A federal tax law passed by the U.S. Congress to encourage economic growth by providing crucial tax cuts
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What is the Economic Recovery Tax Act of 1981 (ERTA)?
The Economic Recovery Tax Act of 1981 (ERTA) was a federal tax law passed on August 13, 1981 by the 97th U.S. Congress as a big move to encourage economic growth by providing crucial tax cuts. The legislation was also known as the “Kemp-Roth Tax Cut.” It was signed into law by then-President Ronald Reagan.
The Economic Recovery Tax Act of 1981 (ERTA) was a federal tax law passed on August 13, 1981 by the 97th U.S. Congress as a major move to encourage economic growth by providing crucial tax cuts.
The legislation was also known as the “Kemp-Roth Tax Cut.” It was signed into law by then-President Ronald Reagan.
The main objectives of the ERTA were to provide tax cuts to stimulate economic growth, capital cost recovery of fixed investments in plant, equipment, and real estate, providing incentives to increase savings in the economy, and so on.
Main Objectives of the Economic Recovery Tax Act of 1981
The Economic Recovery Tax Act was enacted into law, keeping in mind the working principles of supply economics. The basic idea behind it was that providing tax cuts, especially for the higher income tax groups, would lead to more money in the hands of the wealthy and the businesses. It would help increase the potential for more and more investment and economic growth, as the higher income groups would be able to spend on capital investment and economic growth.
The benefits of these tax cuts would then “trickle down,” i.e., pass on to the average and lower-income group citizens. A flourishing economy would increase employment opportunities in the economy and increase consumer expenditure, thereby increasing the purchasing power of the overall economy.
The main objectives of the ERTA were as follows:
Providing tax cuts to stimulate economic growth
Capital cost recovery of fixed investments in plant, equipment, and real estate
Providing incentives to increase savings in the economy
What was the Accelerated Cost Recovery System (ACRS)?
The Accelerated Cost Recovery System (ACRS) was a major component of the Economic Recovery Tax Act of 1981. The ACRS’ main purpose was to change the way depreciation is accounted for, i.e., deducted to provide tax concessions. Such a way of providing tax concessions was crucial to reduce the tax liabilities of businesses and corporations. The move, in turn, enhanced investment and economic growth.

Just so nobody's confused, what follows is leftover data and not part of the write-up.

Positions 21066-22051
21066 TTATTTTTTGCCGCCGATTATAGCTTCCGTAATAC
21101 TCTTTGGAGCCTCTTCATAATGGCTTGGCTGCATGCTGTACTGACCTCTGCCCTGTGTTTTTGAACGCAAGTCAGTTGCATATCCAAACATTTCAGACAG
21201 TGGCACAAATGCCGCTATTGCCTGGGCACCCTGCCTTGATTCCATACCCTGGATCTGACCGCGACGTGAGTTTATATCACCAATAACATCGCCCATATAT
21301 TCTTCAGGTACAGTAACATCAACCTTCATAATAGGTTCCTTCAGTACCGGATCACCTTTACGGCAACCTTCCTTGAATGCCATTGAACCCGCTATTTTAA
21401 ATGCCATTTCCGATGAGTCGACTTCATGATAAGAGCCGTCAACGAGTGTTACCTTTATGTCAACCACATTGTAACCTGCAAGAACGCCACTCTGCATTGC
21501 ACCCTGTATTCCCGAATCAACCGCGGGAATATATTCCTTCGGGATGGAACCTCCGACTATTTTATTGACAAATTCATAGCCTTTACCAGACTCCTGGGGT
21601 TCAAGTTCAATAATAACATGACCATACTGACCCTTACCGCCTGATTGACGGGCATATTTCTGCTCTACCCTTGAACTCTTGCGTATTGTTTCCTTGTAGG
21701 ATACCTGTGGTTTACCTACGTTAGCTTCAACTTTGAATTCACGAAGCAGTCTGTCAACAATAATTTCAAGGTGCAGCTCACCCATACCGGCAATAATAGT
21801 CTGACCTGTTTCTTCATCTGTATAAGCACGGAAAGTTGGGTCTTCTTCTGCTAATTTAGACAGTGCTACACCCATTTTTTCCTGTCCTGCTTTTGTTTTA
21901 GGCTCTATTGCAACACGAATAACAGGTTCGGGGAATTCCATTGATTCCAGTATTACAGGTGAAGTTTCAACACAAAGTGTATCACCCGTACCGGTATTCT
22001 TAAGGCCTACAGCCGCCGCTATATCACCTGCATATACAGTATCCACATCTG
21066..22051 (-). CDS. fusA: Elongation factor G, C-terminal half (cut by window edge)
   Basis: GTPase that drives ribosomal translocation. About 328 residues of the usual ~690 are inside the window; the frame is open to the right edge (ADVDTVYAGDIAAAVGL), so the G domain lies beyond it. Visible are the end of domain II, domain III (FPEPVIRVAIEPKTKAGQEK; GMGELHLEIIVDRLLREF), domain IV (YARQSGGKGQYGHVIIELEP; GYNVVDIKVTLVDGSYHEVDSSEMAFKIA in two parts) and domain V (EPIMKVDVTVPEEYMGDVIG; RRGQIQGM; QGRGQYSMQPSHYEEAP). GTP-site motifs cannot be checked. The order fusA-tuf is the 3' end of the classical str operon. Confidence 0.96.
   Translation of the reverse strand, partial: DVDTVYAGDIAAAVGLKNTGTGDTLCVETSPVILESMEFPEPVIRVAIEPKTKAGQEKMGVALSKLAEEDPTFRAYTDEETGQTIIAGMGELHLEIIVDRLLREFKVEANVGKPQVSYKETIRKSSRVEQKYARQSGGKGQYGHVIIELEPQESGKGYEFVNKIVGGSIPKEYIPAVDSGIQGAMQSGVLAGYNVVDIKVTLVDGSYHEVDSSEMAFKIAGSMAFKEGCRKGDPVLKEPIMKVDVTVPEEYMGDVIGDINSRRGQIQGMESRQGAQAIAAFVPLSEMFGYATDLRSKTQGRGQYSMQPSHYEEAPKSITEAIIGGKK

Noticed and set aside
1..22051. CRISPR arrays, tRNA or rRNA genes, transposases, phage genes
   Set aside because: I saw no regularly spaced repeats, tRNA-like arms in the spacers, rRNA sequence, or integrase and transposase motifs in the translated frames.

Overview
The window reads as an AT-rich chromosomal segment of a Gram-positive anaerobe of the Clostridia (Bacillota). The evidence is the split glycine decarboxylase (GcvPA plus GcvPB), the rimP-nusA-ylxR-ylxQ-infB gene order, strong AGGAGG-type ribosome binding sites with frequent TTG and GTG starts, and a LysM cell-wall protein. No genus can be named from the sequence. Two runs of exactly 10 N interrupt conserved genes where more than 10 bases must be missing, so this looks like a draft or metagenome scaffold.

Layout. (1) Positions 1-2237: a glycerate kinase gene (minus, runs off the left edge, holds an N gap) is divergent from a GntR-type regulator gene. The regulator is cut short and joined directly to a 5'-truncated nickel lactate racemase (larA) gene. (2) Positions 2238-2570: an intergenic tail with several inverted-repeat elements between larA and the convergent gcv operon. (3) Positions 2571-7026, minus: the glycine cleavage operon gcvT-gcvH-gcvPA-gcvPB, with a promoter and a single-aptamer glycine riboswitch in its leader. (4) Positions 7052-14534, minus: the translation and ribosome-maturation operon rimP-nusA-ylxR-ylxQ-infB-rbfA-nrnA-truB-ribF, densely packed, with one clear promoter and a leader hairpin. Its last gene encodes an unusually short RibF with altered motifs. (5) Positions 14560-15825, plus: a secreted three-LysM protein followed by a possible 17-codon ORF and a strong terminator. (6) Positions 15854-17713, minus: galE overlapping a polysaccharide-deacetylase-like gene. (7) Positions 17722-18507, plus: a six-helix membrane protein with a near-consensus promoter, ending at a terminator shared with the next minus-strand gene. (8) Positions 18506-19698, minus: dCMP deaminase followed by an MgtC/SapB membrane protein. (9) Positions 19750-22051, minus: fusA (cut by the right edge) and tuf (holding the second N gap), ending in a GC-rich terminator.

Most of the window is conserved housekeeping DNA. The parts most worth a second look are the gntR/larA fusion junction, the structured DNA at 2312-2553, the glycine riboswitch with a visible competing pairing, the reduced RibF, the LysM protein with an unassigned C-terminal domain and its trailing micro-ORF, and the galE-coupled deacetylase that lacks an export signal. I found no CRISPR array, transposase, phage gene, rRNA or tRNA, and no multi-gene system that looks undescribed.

The Accelerated Cost Recovery System’s depreciation changes were later repealed by the Tax Equity and Fiscal Responsibility Act of 1982 (TEFR). The TEFR was later amended in 1986 into the Modified Accelerated Cost Recovery System (MACRS).
Tax Cuts under the Economic Recovery Tax Act of 1981 (ERTA)
The tax cuts under the Economic Recovery Tax Act of 1981 (ERTA) were as follows:
The accelerated cost recovery system (ACRS) accelerated the depreciation tax reductions and changed the way depreciation was accounted for to reduce taxation.
The top tax rate cut was from 70% to 50% over three years.
The lowest tax rate cut was from 14% to 11%.
The real estate tax exemption was increased to $600,000 from $175,600 to promote capital cost recovery.
All working taxpayers were to establish Individual Retirement Accounts (IRAs). The move was intended to increase savings in the economy.
A 10% exclusion on income was introduced for two-earner married couples up to $3,000.
Taxations on windfall profit gains were reduced.
There was a reduction in the capital gains tax from 28% to 20%.
The ERTA indexed for inflation as well.
Consequences and Effects of the ERTA
The ERTA, to some extent, did work according to the underlying supply-side economics principles. However, some consequences were dire to the economy:
Due to the massive decline in tax revenues, the federal deficit increased significantly.
The overall consumer spending did not increase despite the tax concessions.
By the end of 1982, the U.S. unemployment rate reached an all-time high of approximately 11%.
While there were some initial positive effects of the ERTA, the act was ultimately a failure for the Reagan presidency.
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